“Equines and their owners empower a quiet but dynamic industry that has a strong impact on all of California,” she adds. “Between feed stores, tack and equipment stores, veterinarians, farriers, and trainers, we provide a significant economical impact on the state. Equine-supportive legislation could increase the positive economic impact of the equestrian way of life.”

Carol Locus/MicroArtisan.com photo

For the juniors – members under age 18 — ETI provides a variety of programs and activities that encourage growth as equestrians.

“They are the future of ETI and of the equine industry and lifestyle,” says Fullerton.

The Junior Ambassador Program, under the direction of Debbie Foster, is active year-round and provides junior members with the chance not only to learn and have fun, but also to be volunteers in their communities in a variety of ways. To be chosen as an ETI Junior Ambassador, they compete in a horsemanship test, a written test covering equine health and care, ETI’s past and present history and a poise and personality competition. The Junior Ambassadors are also ETI’s representatives to many other organizations and to the public.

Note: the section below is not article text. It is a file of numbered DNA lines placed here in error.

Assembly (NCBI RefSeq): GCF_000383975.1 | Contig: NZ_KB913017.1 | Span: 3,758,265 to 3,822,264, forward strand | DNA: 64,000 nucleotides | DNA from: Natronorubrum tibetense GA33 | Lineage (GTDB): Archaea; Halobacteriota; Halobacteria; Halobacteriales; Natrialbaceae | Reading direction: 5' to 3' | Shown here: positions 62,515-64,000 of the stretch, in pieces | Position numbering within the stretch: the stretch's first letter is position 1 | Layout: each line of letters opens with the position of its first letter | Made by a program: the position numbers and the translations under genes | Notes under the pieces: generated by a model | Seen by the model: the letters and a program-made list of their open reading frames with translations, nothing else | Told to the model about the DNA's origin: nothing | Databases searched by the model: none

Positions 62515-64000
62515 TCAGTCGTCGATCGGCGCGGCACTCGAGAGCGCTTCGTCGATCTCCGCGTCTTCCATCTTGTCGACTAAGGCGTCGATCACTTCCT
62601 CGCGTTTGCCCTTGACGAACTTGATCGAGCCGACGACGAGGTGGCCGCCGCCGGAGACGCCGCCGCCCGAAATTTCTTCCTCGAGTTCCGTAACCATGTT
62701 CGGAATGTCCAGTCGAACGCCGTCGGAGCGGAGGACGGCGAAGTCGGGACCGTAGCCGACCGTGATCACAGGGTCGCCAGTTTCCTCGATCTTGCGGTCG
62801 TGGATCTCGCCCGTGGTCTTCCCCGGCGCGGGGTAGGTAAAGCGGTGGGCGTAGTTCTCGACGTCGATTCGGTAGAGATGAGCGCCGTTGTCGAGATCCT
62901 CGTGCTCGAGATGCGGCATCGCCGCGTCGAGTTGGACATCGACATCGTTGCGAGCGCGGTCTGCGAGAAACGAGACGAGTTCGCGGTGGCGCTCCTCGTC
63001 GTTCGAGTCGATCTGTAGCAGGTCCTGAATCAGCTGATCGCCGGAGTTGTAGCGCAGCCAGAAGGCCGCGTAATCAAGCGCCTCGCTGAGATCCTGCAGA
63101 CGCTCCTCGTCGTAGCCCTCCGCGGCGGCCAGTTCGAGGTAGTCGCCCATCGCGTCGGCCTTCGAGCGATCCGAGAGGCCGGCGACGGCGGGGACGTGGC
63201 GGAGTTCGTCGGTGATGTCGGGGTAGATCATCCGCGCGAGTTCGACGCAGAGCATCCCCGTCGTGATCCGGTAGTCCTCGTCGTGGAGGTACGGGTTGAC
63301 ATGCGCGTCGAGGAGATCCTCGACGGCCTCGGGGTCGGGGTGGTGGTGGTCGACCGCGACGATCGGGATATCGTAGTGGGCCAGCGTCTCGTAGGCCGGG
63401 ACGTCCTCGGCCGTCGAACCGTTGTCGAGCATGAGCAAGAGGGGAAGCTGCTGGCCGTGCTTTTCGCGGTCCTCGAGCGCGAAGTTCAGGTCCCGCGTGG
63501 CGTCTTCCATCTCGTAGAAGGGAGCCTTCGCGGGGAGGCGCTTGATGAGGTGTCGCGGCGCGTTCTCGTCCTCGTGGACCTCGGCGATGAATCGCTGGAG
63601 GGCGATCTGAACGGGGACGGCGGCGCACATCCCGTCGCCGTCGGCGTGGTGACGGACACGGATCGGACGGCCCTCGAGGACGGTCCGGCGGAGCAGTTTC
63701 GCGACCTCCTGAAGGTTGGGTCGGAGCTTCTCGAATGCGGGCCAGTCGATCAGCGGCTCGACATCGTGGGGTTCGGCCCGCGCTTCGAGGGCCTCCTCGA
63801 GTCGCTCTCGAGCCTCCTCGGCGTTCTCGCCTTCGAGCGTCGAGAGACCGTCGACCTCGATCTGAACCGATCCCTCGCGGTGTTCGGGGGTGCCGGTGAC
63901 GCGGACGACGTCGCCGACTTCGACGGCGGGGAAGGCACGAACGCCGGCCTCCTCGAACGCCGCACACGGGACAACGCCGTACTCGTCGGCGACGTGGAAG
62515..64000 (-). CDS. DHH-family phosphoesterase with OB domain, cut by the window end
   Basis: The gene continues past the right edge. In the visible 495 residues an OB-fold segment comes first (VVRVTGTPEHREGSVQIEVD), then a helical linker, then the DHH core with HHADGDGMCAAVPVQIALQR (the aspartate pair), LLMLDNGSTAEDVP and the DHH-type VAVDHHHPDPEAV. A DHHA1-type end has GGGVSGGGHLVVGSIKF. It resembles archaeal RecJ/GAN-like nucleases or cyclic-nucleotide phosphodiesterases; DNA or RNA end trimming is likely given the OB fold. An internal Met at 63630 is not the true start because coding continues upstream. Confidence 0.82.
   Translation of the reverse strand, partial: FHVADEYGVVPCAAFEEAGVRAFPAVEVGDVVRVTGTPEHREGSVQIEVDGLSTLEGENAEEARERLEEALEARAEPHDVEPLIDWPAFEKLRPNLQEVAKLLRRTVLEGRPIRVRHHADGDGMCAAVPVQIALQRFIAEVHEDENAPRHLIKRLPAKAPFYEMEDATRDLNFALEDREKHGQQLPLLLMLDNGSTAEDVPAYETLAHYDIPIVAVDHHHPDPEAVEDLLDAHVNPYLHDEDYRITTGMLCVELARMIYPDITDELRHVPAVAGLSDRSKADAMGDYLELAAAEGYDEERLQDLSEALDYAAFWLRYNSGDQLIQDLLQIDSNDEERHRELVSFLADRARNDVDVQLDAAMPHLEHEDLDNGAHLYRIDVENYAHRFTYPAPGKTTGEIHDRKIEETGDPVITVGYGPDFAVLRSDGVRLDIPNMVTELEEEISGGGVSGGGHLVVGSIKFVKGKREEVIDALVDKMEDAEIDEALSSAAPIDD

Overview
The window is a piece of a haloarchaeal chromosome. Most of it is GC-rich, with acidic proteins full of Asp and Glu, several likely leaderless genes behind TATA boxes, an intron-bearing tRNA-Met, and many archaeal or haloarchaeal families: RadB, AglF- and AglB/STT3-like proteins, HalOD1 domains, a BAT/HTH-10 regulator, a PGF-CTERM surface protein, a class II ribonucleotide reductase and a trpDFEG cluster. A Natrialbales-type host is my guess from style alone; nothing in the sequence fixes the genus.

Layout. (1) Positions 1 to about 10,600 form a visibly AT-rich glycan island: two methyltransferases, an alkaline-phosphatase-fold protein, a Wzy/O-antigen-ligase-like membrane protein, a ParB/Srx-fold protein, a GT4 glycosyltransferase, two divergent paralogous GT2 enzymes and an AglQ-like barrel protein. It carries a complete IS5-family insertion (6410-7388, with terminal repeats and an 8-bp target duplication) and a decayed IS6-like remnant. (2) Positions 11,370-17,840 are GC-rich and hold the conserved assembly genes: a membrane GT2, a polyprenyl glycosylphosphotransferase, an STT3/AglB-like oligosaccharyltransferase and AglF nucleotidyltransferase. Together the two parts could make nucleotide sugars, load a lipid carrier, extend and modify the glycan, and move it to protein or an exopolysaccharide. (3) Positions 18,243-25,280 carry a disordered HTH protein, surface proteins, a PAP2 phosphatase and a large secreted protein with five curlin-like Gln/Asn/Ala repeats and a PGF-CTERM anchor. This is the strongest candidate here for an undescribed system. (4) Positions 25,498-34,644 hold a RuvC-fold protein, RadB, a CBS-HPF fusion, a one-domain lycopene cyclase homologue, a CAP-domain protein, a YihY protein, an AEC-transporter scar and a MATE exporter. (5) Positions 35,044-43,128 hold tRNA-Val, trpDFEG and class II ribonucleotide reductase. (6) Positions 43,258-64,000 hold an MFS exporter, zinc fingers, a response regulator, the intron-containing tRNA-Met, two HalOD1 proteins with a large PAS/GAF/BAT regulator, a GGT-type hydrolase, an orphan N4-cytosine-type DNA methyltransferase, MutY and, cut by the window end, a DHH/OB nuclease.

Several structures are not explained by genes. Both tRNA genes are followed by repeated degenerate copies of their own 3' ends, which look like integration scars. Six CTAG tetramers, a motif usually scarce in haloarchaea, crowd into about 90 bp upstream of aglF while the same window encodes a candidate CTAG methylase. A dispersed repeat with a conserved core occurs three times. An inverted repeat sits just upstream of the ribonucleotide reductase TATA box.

“They serve as a visible example of the joy and the benefits of the equestrian lifestyle,” says Fullerton.

ETI and its Corrals offer a variety of activities throughout the year that celebrate the value of equines in our lives. This includes trail rides, horse camping, trail trials, gymkhanas, carriagedDriving, wagon trips, all types of horse shows, and a Trail Rider Award Program that helps document the use of trails and protects these trails for use by future riders and hikers. Annually, ETI leads a 125-mile ride through Death Valley, concluding at Furnace Creek as part of the 49ers Celebration Parade.

ETI photo

“ETI has its roots in trail riding, but it includes all horse disciplines and all types of equines,” says Fullerton. “Come to any ETI event, and you are likely to see ponies, drafts, mules, and every type of equine involved. And educational clinics are offered several times a year to teach equine care and training.”

ETI, which supports the Equestrian Program at Pierce College, has its National Horse Show and Convention each summer — when most juniors are not in school and when people and their equines are more able to participate.

Because of the number of diverse ETI events, the National Show competition is spread over different weekends and locations. Gymkhana, trail trials, carriage driving, and Junior Ambassador competition have all been completed. But the hunter, jumper, dressage, and western shows will all take place July 30 through Aug. 1 at the L.A. Equestrian Center. Admission is free, and all competition is open to members and non-members alike. The Grand Entry, at lunch time on Saturday, July 31, will include drill team exhibitions and the presentation of the 2010-2011 Junior Ambassadors.

More on ETI: http://www.etinational.com